With interviews, profiles of actors, a heavily annotated libretto and a thorough examination of how Miranda put a pencil to his temple, connected it to his brain, and wrote down one of the biggest Broadway success stories of the decade, this is sure to satisfy the "Hamilton"-hungry public while we figure out which organs to sell in order to afford tickets to the real thing.

Publication date: April 12

Black Hole Blues and Other Songs From Outer Space by Janna Levin

If you like: Imagining ghost Einstein smiling smugly from the afterlife

Space! Science! Levin delivers heaping portions of both in this definitive look at the discovery of gravitational waves. They're a phenomena predicted by Einstein back in 1916: Essentially, he posited the profusion of energy resulting from two black holes colliding would send waves through the universe that couldn't be captured by telescopes, and scientists have been working diligently for half a century to document this elusive occurrence. 

Publication date: On sale now

Hunger by Roxane Gay

If you like: An excellent writer's thoughts on the body

If the breakout success of Gay's previous nonfiction work, Bad Feminist, is any indication, this memoir will be just as readily devoured by fans. Get set to receive a body image makeover with her thoughtful, intimate musings on what it is to have a body. If you love reading women with strong, funny Internet presences, Shrill from Guardian columnist Lindy West is another good bet.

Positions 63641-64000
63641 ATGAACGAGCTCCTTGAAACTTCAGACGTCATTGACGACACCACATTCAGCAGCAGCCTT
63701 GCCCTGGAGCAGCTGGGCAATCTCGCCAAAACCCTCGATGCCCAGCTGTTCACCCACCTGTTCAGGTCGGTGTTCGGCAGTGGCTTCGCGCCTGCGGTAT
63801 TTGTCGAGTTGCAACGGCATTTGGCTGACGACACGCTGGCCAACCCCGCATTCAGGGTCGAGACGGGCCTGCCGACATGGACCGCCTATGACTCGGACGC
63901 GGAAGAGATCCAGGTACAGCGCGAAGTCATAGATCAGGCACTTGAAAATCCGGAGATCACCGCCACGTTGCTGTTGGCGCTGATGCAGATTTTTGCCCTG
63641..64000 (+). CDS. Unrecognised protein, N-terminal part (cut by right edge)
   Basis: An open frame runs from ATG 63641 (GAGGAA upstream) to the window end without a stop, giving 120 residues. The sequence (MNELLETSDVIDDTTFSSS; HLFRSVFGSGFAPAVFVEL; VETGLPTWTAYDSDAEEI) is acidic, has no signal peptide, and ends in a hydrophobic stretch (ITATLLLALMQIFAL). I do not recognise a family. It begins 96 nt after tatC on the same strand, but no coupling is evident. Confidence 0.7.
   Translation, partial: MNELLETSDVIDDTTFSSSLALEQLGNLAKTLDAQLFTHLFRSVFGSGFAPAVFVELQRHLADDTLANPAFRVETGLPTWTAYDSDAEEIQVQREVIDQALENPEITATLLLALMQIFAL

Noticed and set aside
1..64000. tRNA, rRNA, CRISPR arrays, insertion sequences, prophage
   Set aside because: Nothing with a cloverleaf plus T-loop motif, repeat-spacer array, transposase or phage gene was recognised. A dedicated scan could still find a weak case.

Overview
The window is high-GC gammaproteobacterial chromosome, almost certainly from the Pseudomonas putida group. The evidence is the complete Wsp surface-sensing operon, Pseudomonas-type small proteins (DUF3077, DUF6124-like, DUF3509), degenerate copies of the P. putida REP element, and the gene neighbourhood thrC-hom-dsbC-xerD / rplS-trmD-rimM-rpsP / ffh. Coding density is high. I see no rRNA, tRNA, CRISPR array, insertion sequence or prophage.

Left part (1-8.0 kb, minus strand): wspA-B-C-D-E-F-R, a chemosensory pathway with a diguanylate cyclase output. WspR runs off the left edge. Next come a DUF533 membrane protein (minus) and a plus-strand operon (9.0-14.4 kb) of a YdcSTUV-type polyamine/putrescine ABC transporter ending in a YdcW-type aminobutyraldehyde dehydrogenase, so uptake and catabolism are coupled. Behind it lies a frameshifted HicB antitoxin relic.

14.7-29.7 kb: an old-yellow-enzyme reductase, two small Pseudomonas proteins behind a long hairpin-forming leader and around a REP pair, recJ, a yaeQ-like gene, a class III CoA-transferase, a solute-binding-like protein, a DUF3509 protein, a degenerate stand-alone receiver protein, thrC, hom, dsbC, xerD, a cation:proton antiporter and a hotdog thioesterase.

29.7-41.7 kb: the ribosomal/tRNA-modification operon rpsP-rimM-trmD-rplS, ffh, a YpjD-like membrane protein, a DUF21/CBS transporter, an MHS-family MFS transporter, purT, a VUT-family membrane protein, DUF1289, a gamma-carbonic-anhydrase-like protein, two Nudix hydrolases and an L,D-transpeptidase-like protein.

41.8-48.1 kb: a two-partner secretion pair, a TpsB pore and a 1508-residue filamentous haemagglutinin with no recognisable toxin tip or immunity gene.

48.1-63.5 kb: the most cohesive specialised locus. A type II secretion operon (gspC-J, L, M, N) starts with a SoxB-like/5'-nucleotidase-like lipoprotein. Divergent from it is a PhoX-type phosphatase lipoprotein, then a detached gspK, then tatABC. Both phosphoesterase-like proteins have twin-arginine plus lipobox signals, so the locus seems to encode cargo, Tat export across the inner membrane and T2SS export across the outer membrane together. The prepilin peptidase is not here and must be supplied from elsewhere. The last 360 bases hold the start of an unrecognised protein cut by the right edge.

Publication date: June 14

Track Changes: A Literary History of Word Processing by Matthew G. Kirschenbaum

If you like: Realizing you know more about grammar than Microsoft Word

Word nerds, get excited. Kirschenbaum tracks the evolution of word processing, from its tenuous early days -- apparently, it heralded the end of literature -- to its widespread adoption. Clippy would be so proud.

Publication date: May 2

Grunt: The Curious Science of Humans at War by Mary Roach

If you like: The premise of "Naked and Afraid" or "Survivor" but applied to actual life-threatening situations

Roach, known for her evocative one-word titles (BonkStiffGulp) returns to the nonfiction world with a look at the lives of humans in wartime. Here, she focuses less on the dying that goes hand-in-hand with conflict and more on the daily specifics of staying alive in nigh impossible conditions.

Publication date: June 7

Your Favorite Band Is Killing Me by Steven Hyden

If you like: Figuring out who actually shaded whom

If you're the friend with encyclopedic knowledge on Kim K vs. Bette Midler or Iggy Azalea vs. Azalea Banks, consider toting this book along on your summer vacation. Sure, A.V. Club writer Hyden's subjects are longstanding musical beefs (Biggie vs. Tupac, The Beatles vs. The Rolling Stones, etc.) instead of quickly forgotten Twitter spats, but c'mon. 

Publication date: May 17

The Most Perfect Thing by Tim Birkhead

If you like: Observing pigeons on your lunch break

Calling something "the most perfect" is a tall order, but Birkhead makes a strong case for giving that honor to the simple yet intricate egg. Anyone with a passing curiosity of these soothing ovaloid forms containing the promise of new life should flock to this one.

Publication date: April 12